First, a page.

- Burning with urination
- Frequent urges to urinate
- Lower abdominal pain or aching
- Blood in your urine (sometimes, but not always)
- Cloudy urine
The cell walls of each E. coli are covered with tiny fingerlike projections called fimbria allowing them to “stick” to the inner walls of your bladder and even work their way upward to your ureter and kidneys.
Because they cling to your urinary organs, they can't simply be washed out when you urinate. These little fingerlike projections are made of an amino acid-sugar complex, a glycoprotein called lectin, which makes them sticky.
Lectin on the bacteria's fimbria binds to mannose, which is produced by your cells and covers the internal lining of your urinary organs. This mannose allows the bacteria to adhere to you—like Velcro. But as Dr. Wright explains, when you take D-mannose it sticks to the E. coli so it is can be effectively “rinsed” out by your urination:3
“Unfortunately for the E. coli, D-mannose ‘sticks' to E. coli lectins even better than E. coli lectins ‘stick' to human cells. When we take a large quantity of D-mannose, almost all of it spills into the urine through our kidneys, literally ‘coating' any E.coli present so they can no longer ‘stick' to the inside walls of the bladder and urinary tract. The E. coli are literally rinsed away with normal urination!”
Another potential theory for why D-mannose works may be its relationship to Tamm-Horsfall protein, a glycoprotein that plays a key role in your body's defense against UTIs. It has been suggested that D-mannose might work primarily by promoting the activation of Tamm-Horsfall protein.4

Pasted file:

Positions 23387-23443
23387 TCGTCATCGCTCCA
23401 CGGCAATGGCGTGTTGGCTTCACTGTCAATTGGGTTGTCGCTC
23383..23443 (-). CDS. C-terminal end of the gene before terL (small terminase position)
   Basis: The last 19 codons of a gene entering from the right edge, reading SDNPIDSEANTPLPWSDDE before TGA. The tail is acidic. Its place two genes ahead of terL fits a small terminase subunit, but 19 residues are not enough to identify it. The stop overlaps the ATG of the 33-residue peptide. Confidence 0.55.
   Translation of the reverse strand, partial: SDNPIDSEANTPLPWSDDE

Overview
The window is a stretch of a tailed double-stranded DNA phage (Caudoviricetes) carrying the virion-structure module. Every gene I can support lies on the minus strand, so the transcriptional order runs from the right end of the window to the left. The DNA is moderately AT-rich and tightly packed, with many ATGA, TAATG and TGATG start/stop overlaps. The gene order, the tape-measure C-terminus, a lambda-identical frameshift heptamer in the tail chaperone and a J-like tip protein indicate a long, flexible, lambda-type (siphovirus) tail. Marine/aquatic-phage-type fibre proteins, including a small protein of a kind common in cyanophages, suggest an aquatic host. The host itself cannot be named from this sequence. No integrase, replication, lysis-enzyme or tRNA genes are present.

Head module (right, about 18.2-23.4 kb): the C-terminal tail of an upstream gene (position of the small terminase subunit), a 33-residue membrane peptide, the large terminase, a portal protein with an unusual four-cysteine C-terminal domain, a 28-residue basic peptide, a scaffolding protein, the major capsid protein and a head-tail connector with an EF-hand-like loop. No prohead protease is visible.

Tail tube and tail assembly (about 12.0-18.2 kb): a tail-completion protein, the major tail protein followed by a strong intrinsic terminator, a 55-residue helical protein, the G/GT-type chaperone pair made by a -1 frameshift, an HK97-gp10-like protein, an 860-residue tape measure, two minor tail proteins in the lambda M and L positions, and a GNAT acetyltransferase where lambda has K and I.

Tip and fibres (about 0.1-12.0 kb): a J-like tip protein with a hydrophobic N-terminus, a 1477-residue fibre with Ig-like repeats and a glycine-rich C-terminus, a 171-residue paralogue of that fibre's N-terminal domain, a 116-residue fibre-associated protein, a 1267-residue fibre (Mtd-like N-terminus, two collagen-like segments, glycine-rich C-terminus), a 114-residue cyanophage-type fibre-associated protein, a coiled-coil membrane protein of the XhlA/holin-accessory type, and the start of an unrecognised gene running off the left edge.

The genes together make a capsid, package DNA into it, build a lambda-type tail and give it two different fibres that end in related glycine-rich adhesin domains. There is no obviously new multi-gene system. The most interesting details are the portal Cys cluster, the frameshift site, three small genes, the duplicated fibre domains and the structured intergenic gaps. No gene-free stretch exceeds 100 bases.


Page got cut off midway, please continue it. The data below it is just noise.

If You Have a UTI, Try D-Mannose First
The antibiotic pipeline is running dry as an increasing number of superbugs are outsmarting our antibiotics. We are at the beginning of the end of the antibiotic age, which will change modern medicine as we know it if overuse isn't curbed soon. So the use of antibiotics cannot be taken lightly, and along with transforming our use of antibiotics in agriculture, we must also reserve them for medical use only when absolutely necessary.
In the majority of cases, UTIs can be effectively treated without antibiotics by using D-mannose. This is why, if you have a UTI, you should try D-mannose first. It's important to note that D-mannose only works for UTIs caused by E. coli, This represents 90 percent (or more) of infections. If you want to be sure, your physician can order a urine culture to identify the bacteria present, so you'll know if yours is one of the minority of cases not caused by E. coli. As Dr. Wright explained:5
“D-mannose is very safe, even for long-term use, although most women (or the very occasional man) with single episodes of bladder or urinary tract infection will only need it for a few days at most. Although D-mannose is a simple sugar, very little of it is metabolized. It doesn't interfere with blood sugar regulation, even for diabetics. It creates no disruption or imbalance in normal body microflora. It's safe even for pregnant women and very small children. In the less than 10% of cases where the infection is a bacteria other than E. coli, antibiotics can be started in plenty of time.”